SFCC SFRA page designer tools

I’ve been quite busy learning all sorts of technologies since 2019, but one of my main focuses has been on Salesforce Commerce Cloud and their page designer framework.

One of the developers that I was working with, the amazing Jacob Swain, had a set of HTML files that could parse an SFCC content asset export for page designer pages, and return results. He also introduced me to custom editors, which take page designer to an entirely new level.

Here’s a link to a repo that has my active collection:


Here’s a link to my repo of custom page designer editors:


Gutenberg or not to Gutenberg with ACF

The Gutenberg editor is pretty fantastic, and you can do all sorts of things. I personally love it.

However, if you want to use ACF to manage the content on a particular page template, you can’t really rely on ACF’s ‘Hide on Screen’ functionality in the field group editor.

Here’s a simple function you can use to turn off the Gutenberg editor on pages with those specific templates.

add_action('init', 'my_disable_editor');
function my_disable_editor() {

	// get the current post ID
	$post_id = $_GET['post'] ? $_GET['post'] : $_POST['post_ID'] ;

	// if it's not set, ignore the function
	if( !isset( $post_id ) ) return;

	// find the page template of the current post
	$template_file = get_post_meta($post_id, '_wp_page_template', true);

	// hide the gutenberg editor if one of these page types
	// edit the following to suite your page templates
	    $template_file == 'page-templates/page-this.php' ||
	    $template_file == 'page-templates/page-that.php' ||
            $template_file == 'page-templates/page-other.php' 
	) {
	    remove_post_type_support('page', 'editor');

WordPress wants to update my custom theme

I build custom themes all day long all year long. Recently I created a theme with the word Diamond in the name. Once it was installed in WordPress, WordPress wanted to offer an update for it. It was offering an update to some random theme named Diamond. I tried changing the name in the style.css file to have other words in it, but it seems just having the name diamond triggered it. Then I changed the version number to 100. Since that’s way above any likely version number in the WP database, WordPress stopped offering an update! Alternatively, you could just remove the version number. That works as well.

Pagination for Custom Post Types

Getting pagination for your custom post type indexes isn’t too hard.

Set the variable $paged:

$paged = ( get_query_var( 'paged' ) ) ? get_query_var( 'paged' ) : 1;

Be sure that ‘paged’ is in your args for your WP_Query:

'paged' => $paged,

Output the links:

$output .= paginate_links( array(
'base' => str_replace( $big, '%#%', get_pagenum_link( $big ) ),
'format' => '?paged=%#%',
'current' => max( 1, get_query_var('paged') ),
'total' => $query_name->max_num_pages
) );

SSL for your local development server

So, some of you may have gotten MAMP to work happily with self-generated SSL certificates. It’s a bit tricky and I’ll assume you’ve got that working.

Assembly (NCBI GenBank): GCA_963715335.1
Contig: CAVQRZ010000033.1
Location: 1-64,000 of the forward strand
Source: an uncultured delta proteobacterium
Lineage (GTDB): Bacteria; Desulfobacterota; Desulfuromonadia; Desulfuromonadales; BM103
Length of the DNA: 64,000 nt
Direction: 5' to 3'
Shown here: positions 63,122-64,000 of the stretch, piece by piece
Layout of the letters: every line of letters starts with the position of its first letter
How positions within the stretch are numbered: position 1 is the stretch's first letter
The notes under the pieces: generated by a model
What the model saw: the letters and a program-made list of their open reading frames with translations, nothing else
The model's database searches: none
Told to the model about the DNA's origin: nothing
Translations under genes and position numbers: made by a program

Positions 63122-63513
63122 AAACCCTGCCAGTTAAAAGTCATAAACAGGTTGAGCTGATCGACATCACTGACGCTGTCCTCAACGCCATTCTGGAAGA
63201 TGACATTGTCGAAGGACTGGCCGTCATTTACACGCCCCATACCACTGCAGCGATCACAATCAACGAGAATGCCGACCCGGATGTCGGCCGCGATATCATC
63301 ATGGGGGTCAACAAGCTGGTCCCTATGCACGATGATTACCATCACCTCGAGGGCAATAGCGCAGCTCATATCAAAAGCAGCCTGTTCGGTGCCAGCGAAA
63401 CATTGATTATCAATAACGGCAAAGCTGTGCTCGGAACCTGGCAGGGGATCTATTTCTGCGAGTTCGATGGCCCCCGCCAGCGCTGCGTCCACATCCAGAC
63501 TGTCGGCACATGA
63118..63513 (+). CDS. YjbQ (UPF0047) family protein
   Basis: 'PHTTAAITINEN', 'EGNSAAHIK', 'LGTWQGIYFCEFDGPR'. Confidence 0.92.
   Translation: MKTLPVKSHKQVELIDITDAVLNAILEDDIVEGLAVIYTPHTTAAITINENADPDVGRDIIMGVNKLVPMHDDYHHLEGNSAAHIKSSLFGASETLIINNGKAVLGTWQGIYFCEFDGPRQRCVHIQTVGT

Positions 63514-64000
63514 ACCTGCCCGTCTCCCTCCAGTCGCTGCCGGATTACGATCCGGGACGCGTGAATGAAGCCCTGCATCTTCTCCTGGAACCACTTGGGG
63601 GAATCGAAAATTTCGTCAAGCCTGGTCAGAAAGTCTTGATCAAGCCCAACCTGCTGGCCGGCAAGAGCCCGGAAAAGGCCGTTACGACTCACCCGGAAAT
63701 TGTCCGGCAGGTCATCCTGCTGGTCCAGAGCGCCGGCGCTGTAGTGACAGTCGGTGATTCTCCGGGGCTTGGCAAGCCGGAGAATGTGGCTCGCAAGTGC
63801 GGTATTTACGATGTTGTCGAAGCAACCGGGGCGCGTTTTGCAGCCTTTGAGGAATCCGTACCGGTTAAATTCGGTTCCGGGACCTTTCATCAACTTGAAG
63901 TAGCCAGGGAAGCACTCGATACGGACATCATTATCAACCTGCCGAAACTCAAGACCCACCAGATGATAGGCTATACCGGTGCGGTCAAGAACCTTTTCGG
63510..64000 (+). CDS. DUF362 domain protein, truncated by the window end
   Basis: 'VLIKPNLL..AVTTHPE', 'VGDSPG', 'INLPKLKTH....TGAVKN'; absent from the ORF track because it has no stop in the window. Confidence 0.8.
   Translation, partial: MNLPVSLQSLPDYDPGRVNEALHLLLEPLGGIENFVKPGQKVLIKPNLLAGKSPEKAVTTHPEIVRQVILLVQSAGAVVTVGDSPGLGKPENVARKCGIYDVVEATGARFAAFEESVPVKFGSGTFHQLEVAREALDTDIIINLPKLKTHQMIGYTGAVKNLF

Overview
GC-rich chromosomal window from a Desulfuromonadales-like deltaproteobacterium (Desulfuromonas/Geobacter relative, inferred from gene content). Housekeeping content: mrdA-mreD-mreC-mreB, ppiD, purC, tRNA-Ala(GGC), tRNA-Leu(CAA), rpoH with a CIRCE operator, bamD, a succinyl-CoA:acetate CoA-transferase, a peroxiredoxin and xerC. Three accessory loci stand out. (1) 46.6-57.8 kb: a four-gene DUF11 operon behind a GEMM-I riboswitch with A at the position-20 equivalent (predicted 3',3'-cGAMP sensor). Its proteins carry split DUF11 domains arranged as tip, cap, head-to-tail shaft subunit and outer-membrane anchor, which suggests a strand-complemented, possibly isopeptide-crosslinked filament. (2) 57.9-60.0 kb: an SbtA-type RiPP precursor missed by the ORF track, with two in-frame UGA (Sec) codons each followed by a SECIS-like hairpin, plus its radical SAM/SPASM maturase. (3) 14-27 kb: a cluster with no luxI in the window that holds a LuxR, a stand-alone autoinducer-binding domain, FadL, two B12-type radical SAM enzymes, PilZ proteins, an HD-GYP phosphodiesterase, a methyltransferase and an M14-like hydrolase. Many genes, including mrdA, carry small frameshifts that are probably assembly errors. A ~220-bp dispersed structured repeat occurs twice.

… a quick tip on getting OS X to shut down the default installed apache so Mamp can run on port 80 and 443:
(found here… https://gist.github.com/jfloff/5138826 )

First of all you need to be able to run MAMP in port 80. This is a “heat check” if you don’t have any process jamming http ports. You can check it like this:

sudo lsof | grep LISTEN

If you do happen to have any process with something like this *:http (LISTEN), you are in trouble. Before with adventure check if it isn’t MAMP itself (yeah, you should close that beforehand)

ps If you don't see MAMP, you are in good hands, I have just the thing for you:
# I've forced the removal of the job
$ launchctl remove org.apache.httpd

# and load it again
$ launchctl load -w /System/Library/LaunchDaemons/org.apache.httpd.plist

# and unload it again
$ launchctl unload -w /System/Library/LaunchDaemons/org.apache.httpd.plist

Now you should be able to use port 80 (and almost any other) in MAMP. Just go to MAMP > Preferences > Ports Tab and click the Set to default Apache and MySQL ports.

….now back to SSL certs

However, there’s a new wrinkle. Chrome and FF both have decided that self-signed certificates need to be of the Version 3 variety, rather than the plain old ones generated by MAMP. I ran into an issue where chrome was complaining about a missing subjectAltName in the certificate that I had set up.

So, here’s the article I used to get my stuff sort of working:


Here’s another version of that:

Create Your Own SSL Certificate Authority for Local HTTPS Development

OMG, you say, that’s like waaaaaaa? No worries, I’ll help break it down here and do it a little differently.

They have you create all sorts of scripts. I’m not sure why, probably because it’s the right way to do it, but here’s the straight forward way to set up.

What you are doing is creating your own CA certificate (aka a certificate authority), then using that to create a certificate for your site that needs ssl.

In the following directions, you need to replace YOURLOCALSITEDOMAIN with the domain your are setting up on your MAMP server. You know, like mysite.dev, or sams-site.dev, etc…

Go to the directory, where you store your ssl certificates for MAMP and do the following:

On the command line type out the following:

openssl genrsa -des3 -out rootCA.key 2048
openssl req -x509 -new -nodes -key rootCA.key -sha256 -days 1024 -out rootCA.pem

– this sets your server up to be a CA certificate issuer
– it’s going to ask you a bunch of questions about the country, state, city, and other things. Just answer them with your own info 🙂 The questions will be similar to the parameters you see in the [dn] section in the code below.

Create a file called YOURLOCALSITEDOMAIN.csr.cnf with the following:

default_bits = 2048
prompt = no
default_md = sha256
distinguished_name = dn

ST=New York
O=End Point
OU=Testing Domain

– This is a configuration file that will be used when generating your specific site certificates. Change the ST, L, email parameters to whatever you want. I’d go ahead and use your own email.